My mom and her friends were taken on a cultural study trip to the National Folk Museum of Korea (국립민속박물관) which is located in the premises of the Gyeongbok Palace (경복궁). This is a picture of a part of the Gyeongbok Palace in the background.
This is one of the gates of the palace the KeunJeongMoon (근정문), or the third inner gate. However, it was not the destination for my mom’s class trip for the day.
This is the National Folk Museum of Korea located in Seoul. If you take the subway line no.3, you can either take exit no.1 at Angok Station or exit no.5 at Gyeonbokgung Station. If travelling by subway line no.5 then use exit no.2 at Gwanghamun Station.
My mom and her friends attended the crafts making class located in the children’s museum of the National Folk Museum of Korea. They learnt how to make traditional Korean masks known as ‘Tal’ (탈) and later they also learnt the traditional mask dance ‘Talchum’ (탈춤). This is my mom with her friend Hana from Malaysia getting ready to start painting their paper-mâché masks. Here is the official website of the National Folk Museum of Korea – http://www.nfm.go.kr:8080/english/htm/class1_introduction.htm
Some of the original masks are supposed to look like this and each mask has a specific symbolic significance attached to it. Most of the masks have religious or cultural functions and some were also used for Shamanistic exorcism rituals. For example, the black mask with the white dots is supposed to represent ‘Nojang’ (노장탈), or the drunk monk, who also had a penchant for women and in many popular dramas is later punished and consequently mends his ways. The white mask at the bottom of the picture represents ‘Pune’ (부네탈)- the flirtatious young woman. For a more detailed description of the history and fascinating myths related to the masks please check this website : http://www.tal.or.kr/coding/english/sub01.asp#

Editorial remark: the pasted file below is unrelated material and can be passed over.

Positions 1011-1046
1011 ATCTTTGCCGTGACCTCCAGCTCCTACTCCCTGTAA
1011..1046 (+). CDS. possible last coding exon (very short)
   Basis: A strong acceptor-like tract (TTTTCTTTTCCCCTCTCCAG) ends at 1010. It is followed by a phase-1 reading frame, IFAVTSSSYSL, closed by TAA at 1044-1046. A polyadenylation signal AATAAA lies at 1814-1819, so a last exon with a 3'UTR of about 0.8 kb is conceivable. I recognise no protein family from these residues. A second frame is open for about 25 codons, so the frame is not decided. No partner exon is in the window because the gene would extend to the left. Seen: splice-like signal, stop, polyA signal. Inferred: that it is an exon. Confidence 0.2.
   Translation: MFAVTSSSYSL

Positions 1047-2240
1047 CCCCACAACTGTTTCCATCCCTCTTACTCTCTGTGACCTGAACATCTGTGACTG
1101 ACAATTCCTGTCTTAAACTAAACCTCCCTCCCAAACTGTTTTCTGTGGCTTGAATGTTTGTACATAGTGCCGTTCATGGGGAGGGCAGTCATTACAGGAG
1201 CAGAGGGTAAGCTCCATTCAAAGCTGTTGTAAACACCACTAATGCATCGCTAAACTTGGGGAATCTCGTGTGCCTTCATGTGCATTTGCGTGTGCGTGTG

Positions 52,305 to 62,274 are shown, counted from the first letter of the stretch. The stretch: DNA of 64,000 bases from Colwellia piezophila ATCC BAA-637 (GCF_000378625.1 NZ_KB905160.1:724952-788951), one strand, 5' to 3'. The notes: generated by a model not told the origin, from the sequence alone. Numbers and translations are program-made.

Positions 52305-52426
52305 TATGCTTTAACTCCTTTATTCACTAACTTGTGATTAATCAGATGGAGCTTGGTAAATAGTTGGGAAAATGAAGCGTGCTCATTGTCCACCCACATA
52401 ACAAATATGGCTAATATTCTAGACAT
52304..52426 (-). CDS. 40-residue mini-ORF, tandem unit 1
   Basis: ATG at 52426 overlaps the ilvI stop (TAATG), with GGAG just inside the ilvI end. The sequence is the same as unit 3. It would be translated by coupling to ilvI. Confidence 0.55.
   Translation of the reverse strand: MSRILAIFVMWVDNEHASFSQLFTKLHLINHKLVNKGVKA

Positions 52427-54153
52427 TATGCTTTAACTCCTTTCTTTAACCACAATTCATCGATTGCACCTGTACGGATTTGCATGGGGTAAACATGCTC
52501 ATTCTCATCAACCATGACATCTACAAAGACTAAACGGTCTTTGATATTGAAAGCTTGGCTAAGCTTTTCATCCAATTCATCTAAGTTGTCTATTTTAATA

The history and legends attached to each mask are definitely enchanting. However, my mom and her friends were given artistic license to improvise and come up with their own designs. Here you can see everyone busy painting their masks.
That is Goktug from Turkey and Mita from Indonesia painting away. Mita seems to be really engrossed in painting her one.
and this is my mom’s final version with a definite Nepali twist to it.
The finishing touch was the black cloth attached to the mask to represent hair and the string to hold the mask in place.
The customary group picture taken wearing the masks. The mask did have a weird effect on some people and made them come up with new forms of bizarre equations.Then they were off to learn the mask dance ‘Talchum’ (탈춤) with their newly made masks in place.They even had a dance instructor to guide them through the various steps.
The best part for me of course was that I got to keep the mask my mom made.
Here is a demonstration of the Korean mask dance ‘Talchum’ (탈춤).
Similarly in Nepal there are various kinds of mask dances related to various religious festivals mainly in the Newari communities and Buddhist traditions of the hilly and Himalayan regions of Nepal.
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